Nork NanoNuke

The big news, obviously, is that the North Koreans have apparently detonated a nuclear device. I’ve been away from the internet and am currently quite busy, so I’ll direct you to some round-ups at some of my favorite sites. Most of these have many links to check out:

Instapundit notes, among other things, that China and Japan seem to be on the same page about this, as they often have of late. That doesn’t bode well for the DPRK.

Wizbang: North Korea Says it Successfully Conducted Its First Nuclear Weapons Test

Also Wizbang: Is North Korea Preparing Another Nuke Test?

Pajamas Media has a large collection.

Winds of Change has some, too.

Murdoc has two quick things to say. First, it will be interesting to see what the reaction to this is, particularly if a second test is, in fact, performed. I’m not talking about what people say, condemnation at the UN, blah blah blah. I’m talking about what people do.

This will tell us two things: A) Where everyone really stands on the issue of North Korean nukes, and B) What a reaction to Iranian nuclear tests will likely be like.

This could end up being “put up or shut up” time. If we falter, Iran will get the message and charge ahead. If we stand strong, we could head off much future trouble.

The second thing I’m thinking is that this test could very well have been a near-total failure. Although initial reports claim the test might have been as powerful as 15 kilotons, there’s evidence that it may have been as weak as 550 tons. A 550 ton nuclear bomb is a waste of good radioactive material.

If the 550 ton number is accurate, it appears that the DPRK’s nukes are about as capable as the DPRK’s ICBMs.

UPDATE: NORK Nuclear Test: It’s A Dud:

A plutonium device should produce a yield in the range of the 20 kilotons, like the one we dropped on Nagasaki. No one has ever dudded their first test of a simple fission device. North Korean nuclear scientists are now officially the worst ever.


  1. I did some more thinking, if the 4.2 on the Richter scale is accurate (I haven’t read around yet, maybe it’s been re-appraised) I put the device at 4kT. By my calculations it takes 2kT of energy to make a 4.2 earthquake, but not all of the device’s energy goes into shaking the ground. I’m guessing 50% does and the rest either melts rock or tears it up locally. Hence 4kT. It’s possible that even less does, which means the device is larger, but I’d be quite surprised if it’s over 8kT.

  2. Nicholas – You are right – in that a big bomb is easier to make. Especially if you are starting from scratch. What I am afraid of, is that KN’s stole a design for a Davy Crocket.(M-388) If they did – that is stuff of nightmares.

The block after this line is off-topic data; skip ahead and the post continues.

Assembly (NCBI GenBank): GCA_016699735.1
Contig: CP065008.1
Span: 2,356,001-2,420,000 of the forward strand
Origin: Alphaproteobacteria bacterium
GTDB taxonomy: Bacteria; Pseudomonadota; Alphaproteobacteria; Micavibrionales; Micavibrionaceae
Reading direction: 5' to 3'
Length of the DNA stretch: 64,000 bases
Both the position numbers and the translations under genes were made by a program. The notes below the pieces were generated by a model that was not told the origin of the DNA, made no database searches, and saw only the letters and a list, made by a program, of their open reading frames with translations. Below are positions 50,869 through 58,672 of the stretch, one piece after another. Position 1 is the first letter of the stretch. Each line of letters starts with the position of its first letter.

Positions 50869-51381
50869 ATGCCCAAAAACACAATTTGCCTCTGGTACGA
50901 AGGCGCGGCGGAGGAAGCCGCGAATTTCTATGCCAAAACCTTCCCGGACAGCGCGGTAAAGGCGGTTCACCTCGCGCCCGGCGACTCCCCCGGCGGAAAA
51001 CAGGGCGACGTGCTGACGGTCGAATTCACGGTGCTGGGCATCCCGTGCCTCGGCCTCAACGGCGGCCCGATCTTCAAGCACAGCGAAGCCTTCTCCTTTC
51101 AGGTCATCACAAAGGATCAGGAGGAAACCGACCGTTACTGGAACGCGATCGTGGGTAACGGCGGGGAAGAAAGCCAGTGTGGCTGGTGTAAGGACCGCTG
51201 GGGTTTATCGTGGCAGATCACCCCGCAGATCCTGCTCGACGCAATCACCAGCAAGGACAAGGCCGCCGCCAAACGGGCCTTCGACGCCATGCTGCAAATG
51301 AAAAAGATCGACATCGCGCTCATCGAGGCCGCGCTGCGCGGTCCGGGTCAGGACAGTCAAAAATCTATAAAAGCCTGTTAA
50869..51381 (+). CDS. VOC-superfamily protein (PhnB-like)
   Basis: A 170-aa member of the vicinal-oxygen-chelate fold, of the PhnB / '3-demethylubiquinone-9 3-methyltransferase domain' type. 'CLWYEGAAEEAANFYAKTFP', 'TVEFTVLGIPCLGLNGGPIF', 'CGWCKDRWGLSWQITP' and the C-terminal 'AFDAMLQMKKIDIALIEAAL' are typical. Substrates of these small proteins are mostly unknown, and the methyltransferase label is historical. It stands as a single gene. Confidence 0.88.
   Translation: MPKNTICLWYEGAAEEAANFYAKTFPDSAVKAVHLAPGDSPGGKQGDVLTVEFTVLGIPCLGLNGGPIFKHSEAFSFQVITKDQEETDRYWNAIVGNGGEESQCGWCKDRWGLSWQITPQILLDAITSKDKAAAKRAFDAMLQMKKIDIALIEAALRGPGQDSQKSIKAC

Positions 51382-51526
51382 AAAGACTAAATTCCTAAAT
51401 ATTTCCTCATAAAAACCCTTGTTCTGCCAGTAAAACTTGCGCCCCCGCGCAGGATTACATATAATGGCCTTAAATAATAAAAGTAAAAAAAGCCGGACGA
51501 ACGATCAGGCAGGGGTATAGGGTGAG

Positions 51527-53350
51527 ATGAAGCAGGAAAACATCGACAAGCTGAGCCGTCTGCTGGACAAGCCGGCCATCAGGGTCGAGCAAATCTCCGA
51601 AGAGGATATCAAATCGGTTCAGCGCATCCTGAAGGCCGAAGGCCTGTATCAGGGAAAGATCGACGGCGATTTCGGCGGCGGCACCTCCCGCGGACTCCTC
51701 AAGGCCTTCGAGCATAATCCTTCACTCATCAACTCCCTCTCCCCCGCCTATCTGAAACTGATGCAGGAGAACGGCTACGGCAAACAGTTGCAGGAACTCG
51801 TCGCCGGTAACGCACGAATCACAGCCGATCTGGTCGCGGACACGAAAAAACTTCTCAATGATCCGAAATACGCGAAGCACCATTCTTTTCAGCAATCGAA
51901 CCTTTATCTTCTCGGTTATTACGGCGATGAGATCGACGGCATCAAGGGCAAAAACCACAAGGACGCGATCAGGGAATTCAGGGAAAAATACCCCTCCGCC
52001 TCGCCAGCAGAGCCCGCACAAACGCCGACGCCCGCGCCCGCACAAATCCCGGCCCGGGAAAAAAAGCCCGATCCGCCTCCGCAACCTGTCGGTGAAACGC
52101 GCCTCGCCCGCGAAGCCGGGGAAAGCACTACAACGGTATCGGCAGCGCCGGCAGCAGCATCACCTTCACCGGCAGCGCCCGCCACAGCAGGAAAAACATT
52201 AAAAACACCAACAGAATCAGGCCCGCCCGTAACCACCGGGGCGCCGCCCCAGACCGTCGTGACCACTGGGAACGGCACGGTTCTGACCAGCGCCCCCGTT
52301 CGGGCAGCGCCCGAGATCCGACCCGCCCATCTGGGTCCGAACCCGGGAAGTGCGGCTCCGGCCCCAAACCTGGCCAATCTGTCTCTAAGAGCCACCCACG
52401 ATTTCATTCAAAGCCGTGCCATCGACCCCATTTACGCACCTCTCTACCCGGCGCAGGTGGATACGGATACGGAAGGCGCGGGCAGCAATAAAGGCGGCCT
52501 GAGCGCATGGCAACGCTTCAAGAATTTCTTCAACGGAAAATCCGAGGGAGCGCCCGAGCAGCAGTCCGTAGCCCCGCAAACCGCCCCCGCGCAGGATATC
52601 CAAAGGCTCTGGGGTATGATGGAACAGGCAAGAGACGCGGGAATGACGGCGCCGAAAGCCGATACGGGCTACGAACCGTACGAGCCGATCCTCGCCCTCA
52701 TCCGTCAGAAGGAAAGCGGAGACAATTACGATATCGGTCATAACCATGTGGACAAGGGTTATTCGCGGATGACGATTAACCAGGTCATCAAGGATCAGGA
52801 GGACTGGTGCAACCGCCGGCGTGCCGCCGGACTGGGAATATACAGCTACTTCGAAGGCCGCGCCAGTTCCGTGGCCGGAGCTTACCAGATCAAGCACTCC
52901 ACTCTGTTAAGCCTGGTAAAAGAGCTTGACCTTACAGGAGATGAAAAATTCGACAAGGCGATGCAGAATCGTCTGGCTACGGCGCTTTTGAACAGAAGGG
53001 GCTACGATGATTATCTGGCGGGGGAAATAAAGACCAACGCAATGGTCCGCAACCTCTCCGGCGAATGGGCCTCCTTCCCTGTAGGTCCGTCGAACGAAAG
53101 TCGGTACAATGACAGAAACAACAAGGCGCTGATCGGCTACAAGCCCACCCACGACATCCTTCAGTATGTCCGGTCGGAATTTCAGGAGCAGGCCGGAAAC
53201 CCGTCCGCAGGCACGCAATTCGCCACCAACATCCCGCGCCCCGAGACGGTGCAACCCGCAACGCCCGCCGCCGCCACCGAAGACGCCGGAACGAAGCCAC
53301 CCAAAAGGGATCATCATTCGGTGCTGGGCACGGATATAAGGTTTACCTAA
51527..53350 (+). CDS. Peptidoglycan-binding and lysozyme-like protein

3. That means that while the US and other countries were sending food to keep their people alive, the NK leaders were saving money to make a bomb. This should not be so cheap. Amazing life… What people will do? IMHO, nothing for the moment. In fact there aren’t too many options, except to isolate them further. If so, they could come to a point where they will invade the South, and then the US can make some ‘live’ tests in the North to teach them how to build a good bomb. The same could happens with Iran. In fact, there is a question that remains: how do you make the difference between the countries that are allowed to have a nuke, and the other that are not? Should we put them in some kind of exam or test?

  4. Delphi : Perhaps being a congenital liar and genocidal maniac can be a disqualification. That would save anyone bothering with Mr. Kim anyway.

  5. Nicholas, it would have been great for all of us to be able to know from the very beggining ‘who is who’. I feel something personal against this guy and his father: I remeber that our former president (Ceausescu) started to act like a dumb bastard as soon as he came back from his visit to NK. He learned a lot from there… And I could not agree more with ‘the axis of devil’.

  6. Delphi : Well I think part of the problem is this. If I make an agreement with somebody, and they break it, then I know not to trust them every again. However, if the US government makes an agreement with somebody, and they break it, then it’s the US government’s fault for not trying hard enough. It requires another try and more careful tip-toeing next time. And the next time. And the next time. Maybe after about 50 years of being screwed over, somebody will figure out not to trust these people any more. But I’m sure the UN will veto taking any action against the breaking of these contracts. After all the US is evil and North Koreans are angels with legitimate gripes. Right?

  7. Guys, guys, guys…by talking about a series of broken agreements you make it sound like the root of today’s situation goes back quite some time. But, if you’ve been reading the news and analysis on this, you’ll know that it’s all Bush’s fault. Keep it straight, now. LOL. What I’d like to see is a ‘Path to the North Korean Bomb’ miniseries on ABC just like ‘Path to 9/11’. Thousands of heads would explode across America…